By Lucky Gold, CNN
Colonel Abdalhamid Zakaria, a doctor and defector from the Syrian army, appeared Monday on Amanpour and described the appalling conditions in the Aleppo military hospital where he worked until his defection.
Now a member of the Syrian Free Army, Col. Zakaria spoke from Istanbul, recalling how at Aleppo hospital he had treated Syrian soldiers, most of whom “were shot from behind when they refused to kill the civilians.”
As for the civilian patients, he said they were treated “only when the regime is looking for further investigations.” But if they had no information to divulge, “the regime will kill them directly by many ways.”
Among those lethal methods, he detailed “calcium injections, intravenously and rapidly causing cardiac arrest, or by using high doses of insulin causing hypoglycemic coma and finally death.”
He added, “Those who were injected are lucky, compared to those left bleeding to death in the dark.”
Aware of the seriousness of his accusations, Col. Zakaria insisted: “I have seen by my own eyes. The staff who injected those people are nurses and doctors who my friends.” Then he corrected himself: “They were my friends, not now.”
He should consider that his family will be killed
Once he made his decision to defect, Col. Zakaria’s last night in his Syrian home was painful: “My little daughter was crying. And she begged me to travel to any country without a president. She thinks that all the presidents are killers like Assad.”
Echoing his daughter’s sentiments, Col. Zakaria said “the international community has deserted us. No one cares for all the bloodshed in Syria. We only hear words and promises but in fact, it’s just much ado about nothing.”
He then offered a message to the American people and the American president: “How do you dare to look at your kids’ eyes while the children in Syria are killed on a daily basis? Also I want to ask Mr. Obama, is your presidential chair worth all the bloodshed in Syria? Why are you keeping silent?”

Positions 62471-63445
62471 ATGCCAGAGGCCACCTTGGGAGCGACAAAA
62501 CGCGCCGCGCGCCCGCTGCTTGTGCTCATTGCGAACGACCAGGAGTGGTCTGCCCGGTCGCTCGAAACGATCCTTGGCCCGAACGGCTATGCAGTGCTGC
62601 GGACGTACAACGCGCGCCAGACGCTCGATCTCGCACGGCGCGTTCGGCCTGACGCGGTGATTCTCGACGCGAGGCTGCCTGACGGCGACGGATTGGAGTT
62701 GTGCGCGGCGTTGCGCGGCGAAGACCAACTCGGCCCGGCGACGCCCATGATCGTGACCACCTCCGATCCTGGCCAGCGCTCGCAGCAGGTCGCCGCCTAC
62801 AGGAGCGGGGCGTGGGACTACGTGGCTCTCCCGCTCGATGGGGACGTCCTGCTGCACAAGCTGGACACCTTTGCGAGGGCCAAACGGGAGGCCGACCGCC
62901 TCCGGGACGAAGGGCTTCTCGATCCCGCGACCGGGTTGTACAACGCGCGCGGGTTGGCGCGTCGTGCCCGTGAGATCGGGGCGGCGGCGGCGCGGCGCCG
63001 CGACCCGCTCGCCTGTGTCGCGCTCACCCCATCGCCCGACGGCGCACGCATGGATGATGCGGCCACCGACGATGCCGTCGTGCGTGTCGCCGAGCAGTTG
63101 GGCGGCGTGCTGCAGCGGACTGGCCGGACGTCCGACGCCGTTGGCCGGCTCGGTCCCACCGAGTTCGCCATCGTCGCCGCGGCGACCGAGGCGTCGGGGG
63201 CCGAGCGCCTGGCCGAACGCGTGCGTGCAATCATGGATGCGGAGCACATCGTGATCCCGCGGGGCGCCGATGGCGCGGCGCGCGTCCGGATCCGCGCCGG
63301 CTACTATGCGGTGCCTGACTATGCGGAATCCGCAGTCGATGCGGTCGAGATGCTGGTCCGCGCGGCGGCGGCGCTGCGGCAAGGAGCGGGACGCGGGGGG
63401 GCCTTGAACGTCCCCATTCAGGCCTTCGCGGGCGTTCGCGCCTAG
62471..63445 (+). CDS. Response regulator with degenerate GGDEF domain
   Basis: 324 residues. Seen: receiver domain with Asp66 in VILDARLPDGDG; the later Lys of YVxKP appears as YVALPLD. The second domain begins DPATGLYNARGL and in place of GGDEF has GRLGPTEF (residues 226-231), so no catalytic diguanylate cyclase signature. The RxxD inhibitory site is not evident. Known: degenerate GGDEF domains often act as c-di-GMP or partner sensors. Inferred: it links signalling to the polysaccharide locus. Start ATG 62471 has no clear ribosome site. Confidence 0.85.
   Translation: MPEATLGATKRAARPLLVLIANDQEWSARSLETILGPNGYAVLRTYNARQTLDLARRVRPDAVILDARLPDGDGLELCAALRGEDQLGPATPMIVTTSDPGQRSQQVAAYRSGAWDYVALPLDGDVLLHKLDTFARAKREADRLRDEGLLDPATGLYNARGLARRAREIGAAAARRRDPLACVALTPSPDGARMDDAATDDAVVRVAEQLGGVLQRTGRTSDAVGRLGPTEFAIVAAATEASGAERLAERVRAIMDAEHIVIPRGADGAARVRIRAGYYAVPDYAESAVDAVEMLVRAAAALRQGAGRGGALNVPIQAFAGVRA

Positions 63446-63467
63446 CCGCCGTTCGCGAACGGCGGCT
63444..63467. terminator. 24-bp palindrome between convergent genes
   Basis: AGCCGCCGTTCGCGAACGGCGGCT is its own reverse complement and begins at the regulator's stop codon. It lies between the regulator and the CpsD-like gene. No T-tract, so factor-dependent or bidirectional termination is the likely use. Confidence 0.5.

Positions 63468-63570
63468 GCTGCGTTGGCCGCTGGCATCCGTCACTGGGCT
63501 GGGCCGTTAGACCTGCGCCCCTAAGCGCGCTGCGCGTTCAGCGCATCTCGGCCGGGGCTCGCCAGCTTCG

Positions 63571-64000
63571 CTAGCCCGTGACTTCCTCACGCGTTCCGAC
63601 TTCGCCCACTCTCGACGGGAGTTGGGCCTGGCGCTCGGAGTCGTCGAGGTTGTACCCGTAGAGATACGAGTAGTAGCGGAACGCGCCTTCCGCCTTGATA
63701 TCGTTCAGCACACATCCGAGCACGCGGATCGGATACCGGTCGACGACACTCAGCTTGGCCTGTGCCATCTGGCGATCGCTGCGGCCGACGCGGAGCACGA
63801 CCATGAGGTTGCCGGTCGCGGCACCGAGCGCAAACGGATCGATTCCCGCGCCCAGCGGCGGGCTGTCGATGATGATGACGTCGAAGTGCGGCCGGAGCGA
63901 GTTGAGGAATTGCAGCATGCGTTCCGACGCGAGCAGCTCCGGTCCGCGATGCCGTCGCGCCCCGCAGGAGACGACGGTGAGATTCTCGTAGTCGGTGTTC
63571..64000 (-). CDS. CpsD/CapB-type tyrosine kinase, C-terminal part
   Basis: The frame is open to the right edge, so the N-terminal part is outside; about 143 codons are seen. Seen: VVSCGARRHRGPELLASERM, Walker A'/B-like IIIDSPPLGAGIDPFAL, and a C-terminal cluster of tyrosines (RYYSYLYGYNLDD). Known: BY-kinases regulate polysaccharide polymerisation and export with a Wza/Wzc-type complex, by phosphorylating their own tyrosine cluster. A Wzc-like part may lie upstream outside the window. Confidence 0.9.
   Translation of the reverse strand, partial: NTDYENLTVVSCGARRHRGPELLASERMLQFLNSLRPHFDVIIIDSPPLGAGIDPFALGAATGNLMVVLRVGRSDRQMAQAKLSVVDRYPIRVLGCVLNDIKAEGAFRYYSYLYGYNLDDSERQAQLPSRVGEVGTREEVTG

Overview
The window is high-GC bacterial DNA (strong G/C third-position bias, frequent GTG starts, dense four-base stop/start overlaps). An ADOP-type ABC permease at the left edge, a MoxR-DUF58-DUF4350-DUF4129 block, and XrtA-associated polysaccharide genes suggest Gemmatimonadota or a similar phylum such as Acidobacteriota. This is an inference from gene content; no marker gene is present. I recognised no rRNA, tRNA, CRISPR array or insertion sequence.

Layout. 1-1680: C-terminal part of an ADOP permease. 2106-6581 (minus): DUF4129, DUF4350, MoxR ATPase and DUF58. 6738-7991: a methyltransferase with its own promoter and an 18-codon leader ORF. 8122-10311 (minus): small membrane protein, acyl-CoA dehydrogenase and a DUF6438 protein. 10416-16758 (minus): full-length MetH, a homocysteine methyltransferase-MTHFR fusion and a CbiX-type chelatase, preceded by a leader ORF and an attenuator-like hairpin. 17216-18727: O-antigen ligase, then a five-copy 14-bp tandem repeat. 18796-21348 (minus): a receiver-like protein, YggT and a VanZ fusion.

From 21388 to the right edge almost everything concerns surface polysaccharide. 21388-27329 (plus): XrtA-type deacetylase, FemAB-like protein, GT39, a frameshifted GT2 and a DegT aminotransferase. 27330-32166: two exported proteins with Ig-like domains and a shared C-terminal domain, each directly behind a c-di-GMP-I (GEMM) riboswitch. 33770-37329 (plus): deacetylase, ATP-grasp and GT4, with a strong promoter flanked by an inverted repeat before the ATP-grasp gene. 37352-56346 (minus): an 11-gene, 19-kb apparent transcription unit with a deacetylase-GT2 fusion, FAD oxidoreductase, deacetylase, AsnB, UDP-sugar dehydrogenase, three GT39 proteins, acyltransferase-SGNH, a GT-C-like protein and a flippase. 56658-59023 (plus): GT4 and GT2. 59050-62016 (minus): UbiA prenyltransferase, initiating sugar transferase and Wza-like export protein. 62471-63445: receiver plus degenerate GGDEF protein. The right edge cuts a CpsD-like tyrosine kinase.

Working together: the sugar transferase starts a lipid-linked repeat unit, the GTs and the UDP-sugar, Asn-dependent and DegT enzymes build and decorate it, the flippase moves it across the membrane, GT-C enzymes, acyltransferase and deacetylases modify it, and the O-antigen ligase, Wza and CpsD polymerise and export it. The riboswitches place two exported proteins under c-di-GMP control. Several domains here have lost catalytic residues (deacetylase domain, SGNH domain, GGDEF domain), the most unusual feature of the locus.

Fortunately, he was able to get his family out of the country: “We left everything behind. We left our home, hour livelihood, our schools - we left everything rather than the memories of our bleeding home country.”
Col. Zakaria gave a chilling reason why the numbers to date have been so few: “We have in Syria the largest secret security forces throughout the world. They kill any officer they suspect is supporting the revolution…Anyone who decided to defect, he should consider that his family will be killed.”
Despite that, citing a Syrian activist and Free Syrian Army sources, Reuters today reported the defection of 85 Syrian soldiers, including a general.
Assad always tried to convince the world
Contradicting accounts by journalists and observers on the ground in Syria, Col. Zakaria denied that the conflict was becoming a sectarian war: “It’s not true at all,” he said, claiming that such reports were encouraged, if not created, by the Assad regime. “Assad always tried to convince the world that we have a sectarian war.”
Assad’s motive, he said, was “to pretend that he is the only one who can keep all these sects safe…It’s just a trick, a silly trick, from the regime to mislead the whole world, to mislead the international community and other Syrians.”
Lastly, he denied that the Free Syrian Army is being supplied with weapons: “Honestly, we heard a lot of weapons come to Syria, but it’s just words.” We haven’t received anything ‘til now.”
CNN’s Claire Calzonetti produced this piece for television.